marchThere are many reasons I am taking to the streets to march today.  Uvalde.  Buffalo.  Children.  Humans.  Innocence.  Senselessness.  Helplessness.  Fear.  Rage.  I’m feeling all the things as I’m typing this.

Like many of you reading this post, I’ve been struggling in the wake of the massacres in Buffalo and Uvalde (and elsewhere) to know how to help.  Or whom to call.  (I live in DC and have no elected officials.  #DCStatehood.)  Or where to donate.  (I started with Everytown.)  And whether anything I can do will even matter.

I don’t have good answers other than that for me, “doing nothing” is no longer an option.  Today, my husband, boys, and I will be going down to the National Mall in Washington, DC to join the March for Our Lives.  This march will be happening not only in DC today but in more than 300 other cities across the country as well.

To Bring Children to the March or Not?

For me, as an adult who can make decisions about my own activities and whereabouts, it was easy to decide that I was going to attend today’s march.  Yes, I have my own gun-related demons (more below) that could trigger me by going, but I can stand up to those memories now.

Whether to bring my 9 and 11 year olds with me is another question entirely.  It’s not so much the crowds or logistics I’m worried about.  Though these things can admittedly be hard to navigate with children.  We took our boys to the Women’s March a number of years ago, and somehow, we managed that even with a stroller.  It’s more the fear of violence itself that leads my mama bear instinct to want to protect them from any threat of danger.

Thinking hard about this question over the past few weeks, though, I’ve arrived at a number of conclusions.  First, I want to teach my kids that we don’t hide at home when we’re scared.  That our voices matter.  And that we can stand in a long, long history of effective and peaceful protestors who walked these very same steps on the National Mall for so many important causes.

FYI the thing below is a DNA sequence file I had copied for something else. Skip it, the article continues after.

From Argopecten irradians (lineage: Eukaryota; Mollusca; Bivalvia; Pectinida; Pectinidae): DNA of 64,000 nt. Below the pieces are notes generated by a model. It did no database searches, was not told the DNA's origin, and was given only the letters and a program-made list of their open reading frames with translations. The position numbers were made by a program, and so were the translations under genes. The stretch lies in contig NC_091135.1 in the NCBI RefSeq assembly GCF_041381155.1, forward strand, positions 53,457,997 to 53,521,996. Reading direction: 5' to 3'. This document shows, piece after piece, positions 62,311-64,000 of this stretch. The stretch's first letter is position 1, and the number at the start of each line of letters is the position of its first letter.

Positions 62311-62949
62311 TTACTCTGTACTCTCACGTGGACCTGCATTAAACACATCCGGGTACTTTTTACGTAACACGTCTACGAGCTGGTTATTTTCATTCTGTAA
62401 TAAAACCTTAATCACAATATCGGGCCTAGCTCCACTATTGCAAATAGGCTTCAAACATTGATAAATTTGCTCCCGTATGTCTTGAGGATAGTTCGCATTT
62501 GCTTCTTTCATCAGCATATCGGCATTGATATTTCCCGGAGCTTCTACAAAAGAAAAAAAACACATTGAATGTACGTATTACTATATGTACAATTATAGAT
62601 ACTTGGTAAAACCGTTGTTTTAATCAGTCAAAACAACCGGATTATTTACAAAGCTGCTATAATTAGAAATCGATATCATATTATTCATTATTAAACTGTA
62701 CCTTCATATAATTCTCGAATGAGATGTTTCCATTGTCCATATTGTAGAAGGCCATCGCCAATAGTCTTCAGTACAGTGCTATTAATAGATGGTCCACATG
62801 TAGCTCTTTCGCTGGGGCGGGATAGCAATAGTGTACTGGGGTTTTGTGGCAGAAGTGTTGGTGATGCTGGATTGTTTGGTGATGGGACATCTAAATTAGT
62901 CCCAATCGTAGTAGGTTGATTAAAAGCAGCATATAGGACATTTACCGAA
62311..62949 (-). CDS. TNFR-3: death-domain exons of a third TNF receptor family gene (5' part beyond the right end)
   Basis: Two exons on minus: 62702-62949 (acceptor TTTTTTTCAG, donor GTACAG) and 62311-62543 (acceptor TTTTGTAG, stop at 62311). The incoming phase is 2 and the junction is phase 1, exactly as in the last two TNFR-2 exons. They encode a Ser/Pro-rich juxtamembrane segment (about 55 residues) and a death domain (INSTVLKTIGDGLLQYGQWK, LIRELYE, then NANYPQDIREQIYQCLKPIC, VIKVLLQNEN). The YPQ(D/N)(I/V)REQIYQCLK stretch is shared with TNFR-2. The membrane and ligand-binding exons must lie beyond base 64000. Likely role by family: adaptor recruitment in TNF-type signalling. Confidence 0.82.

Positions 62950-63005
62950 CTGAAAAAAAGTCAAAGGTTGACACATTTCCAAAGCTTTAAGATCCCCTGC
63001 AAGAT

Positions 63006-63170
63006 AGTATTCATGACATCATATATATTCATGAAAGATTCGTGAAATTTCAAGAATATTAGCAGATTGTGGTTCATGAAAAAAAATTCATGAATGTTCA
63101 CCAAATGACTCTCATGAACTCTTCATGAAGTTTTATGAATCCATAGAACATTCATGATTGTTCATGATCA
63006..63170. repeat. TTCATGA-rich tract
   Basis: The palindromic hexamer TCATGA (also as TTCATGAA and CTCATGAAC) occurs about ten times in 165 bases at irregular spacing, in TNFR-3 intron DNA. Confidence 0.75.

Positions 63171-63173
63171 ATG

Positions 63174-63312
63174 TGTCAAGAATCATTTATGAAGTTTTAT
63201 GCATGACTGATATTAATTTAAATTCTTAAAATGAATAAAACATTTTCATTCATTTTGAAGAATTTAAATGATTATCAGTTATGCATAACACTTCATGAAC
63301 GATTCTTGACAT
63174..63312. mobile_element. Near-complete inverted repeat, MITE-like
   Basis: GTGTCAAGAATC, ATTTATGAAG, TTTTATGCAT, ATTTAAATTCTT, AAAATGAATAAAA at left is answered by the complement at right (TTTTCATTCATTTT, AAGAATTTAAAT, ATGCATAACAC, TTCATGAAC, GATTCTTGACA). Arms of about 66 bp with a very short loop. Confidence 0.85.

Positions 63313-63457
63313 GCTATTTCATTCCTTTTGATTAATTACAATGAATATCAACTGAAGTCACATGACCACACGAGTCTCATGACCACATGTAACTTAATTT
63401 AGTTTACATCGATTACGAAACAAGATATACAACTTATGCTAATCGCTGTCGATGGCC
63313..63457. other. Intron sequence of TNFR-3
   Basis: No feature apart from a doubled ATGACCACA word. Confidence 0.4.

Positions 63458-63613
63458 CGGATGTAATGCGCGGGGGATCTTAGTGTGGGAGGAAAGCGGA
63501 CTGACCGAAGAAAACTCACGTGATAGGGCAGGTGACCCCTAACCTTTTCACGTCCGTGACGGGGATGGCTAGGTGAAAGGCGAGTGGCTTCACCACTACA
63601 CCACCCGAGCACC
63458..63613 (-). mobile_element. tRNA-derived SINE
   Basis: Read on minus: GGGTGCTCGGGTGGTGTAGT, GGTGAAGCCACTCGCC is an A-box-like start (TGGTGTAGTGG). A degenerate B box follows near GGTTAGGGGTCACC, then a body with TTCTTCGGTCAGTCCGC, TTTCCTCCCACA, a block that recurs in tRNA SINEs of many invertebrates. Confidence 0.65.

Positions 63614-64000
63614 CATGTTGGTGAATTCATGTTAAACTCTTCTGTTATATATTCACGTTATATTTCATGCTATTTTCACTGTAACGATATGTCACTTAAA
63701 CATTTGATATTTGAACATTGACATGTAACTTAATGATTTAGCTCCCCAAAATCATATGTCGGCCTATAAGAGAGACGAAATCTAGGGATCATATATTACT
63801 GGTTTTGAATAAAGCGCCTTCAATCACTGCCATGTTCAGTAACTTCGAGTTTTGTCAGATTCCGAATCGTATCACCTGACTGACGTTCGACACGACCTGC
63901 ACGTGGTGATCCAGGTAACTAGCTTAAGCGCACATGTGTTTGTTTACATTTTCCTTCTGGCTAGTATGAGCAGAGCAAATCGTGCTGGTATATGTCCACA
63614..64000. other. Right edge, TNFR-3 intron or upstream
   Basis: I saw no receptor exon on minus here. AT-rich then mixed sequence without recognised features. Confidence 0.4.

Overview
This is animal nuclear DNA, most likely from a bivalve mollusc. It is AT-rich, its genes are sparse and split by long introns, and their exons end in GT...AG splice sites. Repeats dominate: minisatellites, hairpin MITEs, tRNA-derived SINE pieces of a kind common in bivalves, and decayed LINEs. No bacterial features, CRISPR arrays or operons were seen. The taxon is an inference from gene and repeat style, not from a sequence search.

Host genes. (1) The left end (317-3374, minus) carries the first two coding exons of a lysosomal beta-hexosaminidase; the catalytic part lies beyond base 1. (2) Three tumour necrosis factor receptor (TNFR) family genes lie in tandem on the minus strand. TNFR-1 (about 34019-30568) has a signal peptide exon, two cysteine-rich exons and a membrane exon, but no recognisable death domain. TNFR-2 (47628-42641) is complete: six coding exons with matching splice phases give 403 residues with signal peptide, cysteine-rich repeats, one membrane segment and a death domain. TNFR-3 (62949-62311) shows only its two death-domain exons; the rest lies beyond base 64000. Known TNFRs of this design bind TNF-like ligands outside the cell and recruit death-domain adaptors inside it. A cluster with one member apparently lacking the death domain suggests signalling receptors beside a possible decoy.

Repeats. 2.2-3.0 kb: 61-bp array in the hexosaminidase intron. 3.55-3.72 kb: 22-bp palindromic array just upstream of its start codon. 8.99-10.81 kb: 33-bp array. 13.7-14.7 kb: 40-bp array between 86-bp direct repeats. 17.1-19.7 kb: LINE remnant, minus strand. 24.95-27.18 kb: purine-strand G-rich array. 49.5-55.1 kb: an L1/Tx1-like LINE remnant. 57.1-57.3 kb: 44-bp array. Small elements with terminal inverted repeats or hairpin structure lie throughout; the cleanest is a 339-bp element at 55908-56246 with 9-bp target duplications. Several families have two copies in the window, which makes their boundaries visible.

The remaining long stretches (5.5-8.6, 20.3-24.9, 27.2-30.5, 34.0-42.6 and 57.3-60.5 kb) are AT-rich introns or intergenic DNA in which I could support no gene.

I find it reassuring that we’ll be surrounded by many, many others who share our disgust with the status quo and our desire for change.  If and when we encounter opponents to our position, though, I’ve decided that I can call on the advice I give my sons daily about dealing with bullies.  That is, we know that bullies only react when they know they have an effect on you.  We can consciously disengage from anyone trying to argue with us while we March.  We can walk away.

It is also really important to me that we talk to our kids about safety.  About staying near us at all times.  Carrying our contact information on their bodies.  And listening to us the first time we make a request.  (We’ll see how that one goes!)

In all, I’m trying to strike a tone of communicating messages of safety while also not instilling fear or panic in them.  I want to raise children who care about what’s happening in their world, and who are not afraid to stand up for humanity and justice.  So yes, they will be coming with us today.



Growing Up with Guns at Home: Another Reason I’m Marching Today

Another reason I am committed to marching today, is that 4.6 million children in the United States live in a home with unsecured guns.  And I was one of them.

In my household growing up, guns were like furniture.  Just part of the landscape of the house.  Our so-called “toy room” in the downstairs part of our bi-level in Pennsylvania had puzzles, and games, and Legos on one side.  But it doubled for my birth father’s gun, bullet, and knife play-space on the other side.  (Note: this birth father is not the same person I have the honor of calling “Dad” now.)  If I had to tell you exactly how many guns were in our home, I couldn’t.  Between 5 and 12, if I had to guess.